Written by Rami Cassis
Jerry Young, CEO of Parabellum Investments’ leading fintech portfolio company ieDigital, has written an insightful piece for the FinTech Magazine. He argues that financial services providers “must begin embracing the trend for instant financial convenience”, offering insight into how firms can keep up to date with the rapidly evolving benchmark for digital services.
Young hits the nail on the head when he refers to our “age of convenience”. This is driving innovation throughout every aspect of our lives, from new smart ways to shop at your local supermarket to AI-driven online retail platforms. The age of convenience is also taking over the financial services industry. Not long ago you had to stand in a long queue at a bank with a stack of paperwork to open a current account. Now, you can open an account via an app, from your sofa, within minutes.
Convenience-driven innovation isn’t slowing down – it’s likely building momentum. People are expecting more and more from their financial technology. Whether it’s every day consumers wanting faster and more accessible apps, or businesses looking for easier ways to take out small loans and monitor their employees’ spending on work cards.
But it’s not just about offering more services in one place and providing them at breakneck speed – although these are essentials offerings of a competitive fintech offering. It is also vital to offer smooth, accessible, and intelligent digital services that users can navigate as easily as their bedroom. A smooth digital experience is everything.
The critical importance of digital services to financial service providers is highlighted in recent research by ieDigital, in which they ran an analysis of data from the Building Society Association handbook. The results, as Young points to in his article, show that financial service providers who are less able to create value through digital services perform worse than their more digital-competent competitors. We are without a doubt in the age of digital finance, and businesses that don’t invest in building their digital capabilities will fall behind.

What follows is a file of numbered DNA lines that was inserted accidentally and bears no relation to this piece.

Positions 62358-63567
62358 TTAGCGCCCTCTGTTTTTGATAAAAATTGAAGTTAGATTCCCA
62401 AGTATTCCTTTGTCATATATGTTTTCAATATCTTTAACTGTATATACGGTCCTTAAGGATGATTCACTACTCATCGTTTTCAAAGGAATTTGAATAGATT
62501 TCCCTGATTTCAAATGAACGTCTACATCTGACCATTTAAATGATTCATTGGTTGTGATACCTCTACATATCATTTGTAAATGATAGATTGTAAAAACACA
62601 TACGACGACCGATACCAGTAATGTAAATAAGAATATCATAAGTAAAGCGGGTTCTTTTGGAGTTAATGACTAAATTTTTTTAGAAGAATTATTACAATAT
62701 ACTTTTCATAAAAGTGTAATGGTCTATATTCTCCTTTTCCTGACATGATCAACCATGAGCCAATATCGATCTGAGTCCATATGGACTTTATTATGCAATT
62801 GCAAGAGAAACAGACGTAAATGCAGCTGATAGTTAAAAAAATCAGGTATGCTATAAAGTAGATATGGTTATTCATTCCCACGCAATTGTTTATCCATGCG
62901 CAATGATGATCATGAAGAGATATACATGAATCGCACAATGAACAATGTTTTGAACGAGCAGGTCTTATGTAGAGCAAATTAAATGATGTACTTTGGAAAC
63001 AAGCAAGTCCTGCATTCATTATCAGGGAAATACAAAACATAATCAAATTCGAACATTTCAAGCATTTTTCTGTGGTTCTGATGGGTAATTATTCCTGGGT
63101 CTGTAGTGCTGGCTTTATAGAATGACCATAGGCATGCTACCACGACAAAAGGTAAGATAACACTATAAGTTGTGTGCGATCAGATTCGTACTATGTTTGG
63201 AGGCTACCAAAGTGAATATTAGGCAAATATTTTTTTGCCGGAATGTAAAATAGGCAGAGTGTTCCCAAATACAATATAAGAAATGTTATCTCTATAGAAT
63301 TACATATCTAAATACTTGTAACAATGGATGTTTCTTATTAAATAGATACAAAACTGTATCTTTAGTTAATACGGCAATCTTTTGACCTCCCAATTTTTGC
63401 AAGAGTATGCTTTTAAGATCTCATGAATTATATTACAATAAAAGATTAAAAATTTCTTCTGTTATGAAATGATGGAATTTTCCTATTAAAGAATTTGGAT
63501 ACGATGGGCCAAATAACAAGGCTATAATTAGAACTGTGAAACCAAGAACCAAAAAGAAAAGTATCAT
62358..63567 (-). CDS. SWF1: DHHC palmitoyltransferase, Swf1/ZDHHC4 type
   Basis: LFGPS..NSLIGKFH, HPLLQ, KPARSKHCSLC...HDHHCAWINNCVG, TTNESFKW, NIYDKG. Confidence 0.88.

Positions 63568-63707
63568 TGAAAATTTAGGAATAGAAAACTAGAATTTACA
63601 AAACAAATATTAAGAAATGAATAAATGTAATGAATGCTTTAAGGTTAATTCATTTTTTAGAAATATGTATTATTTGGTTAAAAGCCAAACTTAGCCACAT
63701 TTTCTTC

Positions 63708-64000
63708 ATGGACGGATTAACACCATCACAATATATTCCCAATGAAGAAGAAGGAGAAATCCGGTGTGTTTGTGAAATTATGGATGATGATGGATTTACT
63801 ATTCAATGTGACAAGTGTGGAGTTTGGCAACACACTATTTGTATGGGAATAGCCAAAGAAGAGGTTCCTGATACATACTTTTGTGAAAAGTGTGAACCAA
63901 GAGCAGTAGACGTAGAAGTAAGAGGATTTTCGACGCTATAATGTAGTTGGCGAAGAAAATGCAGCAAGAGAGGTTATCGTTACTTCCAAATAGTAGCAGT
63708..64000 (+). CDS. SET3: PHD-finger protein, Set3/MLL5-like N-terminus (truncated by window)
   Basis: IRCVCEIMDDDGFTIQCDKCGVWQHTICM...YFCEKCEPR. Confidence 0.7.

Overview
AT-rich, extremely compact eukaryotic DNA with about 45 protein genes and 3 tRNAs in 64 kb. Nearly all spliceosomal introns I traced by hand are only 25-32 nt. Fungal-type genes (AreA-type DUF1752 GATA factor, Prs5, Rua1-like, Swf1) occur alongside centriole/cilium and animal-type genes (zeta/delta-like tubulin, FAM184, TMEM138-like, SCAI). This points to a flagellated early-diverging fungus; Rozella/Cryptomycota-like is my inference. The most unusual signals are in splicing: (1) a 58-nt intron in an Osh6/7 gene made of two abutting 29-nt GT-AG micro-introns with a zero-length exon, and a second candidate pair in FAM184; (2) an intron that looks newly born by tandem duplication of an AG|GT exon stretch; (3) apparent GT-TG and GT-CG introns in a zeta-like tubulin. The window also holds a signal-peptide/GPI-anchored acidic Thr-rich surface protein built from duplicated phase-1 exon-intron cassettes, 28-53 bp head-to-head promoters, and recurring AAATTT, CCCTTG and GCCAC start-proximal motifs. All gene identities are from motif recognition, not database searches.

How can financial service providers keep up? Young rightly argues that embracing a digital culture, and rooting the need for digital transformation in a business’ DNA, is central to this innovation. I believe introducing greater professional diversity is one of the best ways firms can drive digital innovation. Many fintech firms are dominated by bankers and accountants but bringing in industry expertise from the tech world, for example, would increase diversity of thought and give firms more of a competitive edge.
Beefing-up HR is another excellent way to create and maintain a culture that strives for continuous digital innovation. HR also offers a solution to smaller firms who, typically without Chief Innovation or Digital Officers, would otherwise be dependent on the CEO for culture change – a barrier to change that Young points to.
Another area where I agree with Young is the need for a keen approach to risk. To drive long-term growth in any business you must take a test-and-learn approach and embrace failure as a necessary step towards finding new and better ways of doing things. A healthy relationship with risk is particularly important for “fast-changing customer experiences such as digital banking”, says Young. This makes an appetite for risk essential for financial service providers today.
This is an exciting time for financial services providers, with rapidly evolving customer demands and technology advancements offering massive growth opportunities. In our age of convenience, providing instant, comprehensive, and smooth digital services must be a prime consideration for all players in the industry. Staying at the forefront of the digital experience revolution depends on financial services firms embracing a digital culture and an appetite for risk.
Jerry Young’s article can be found here.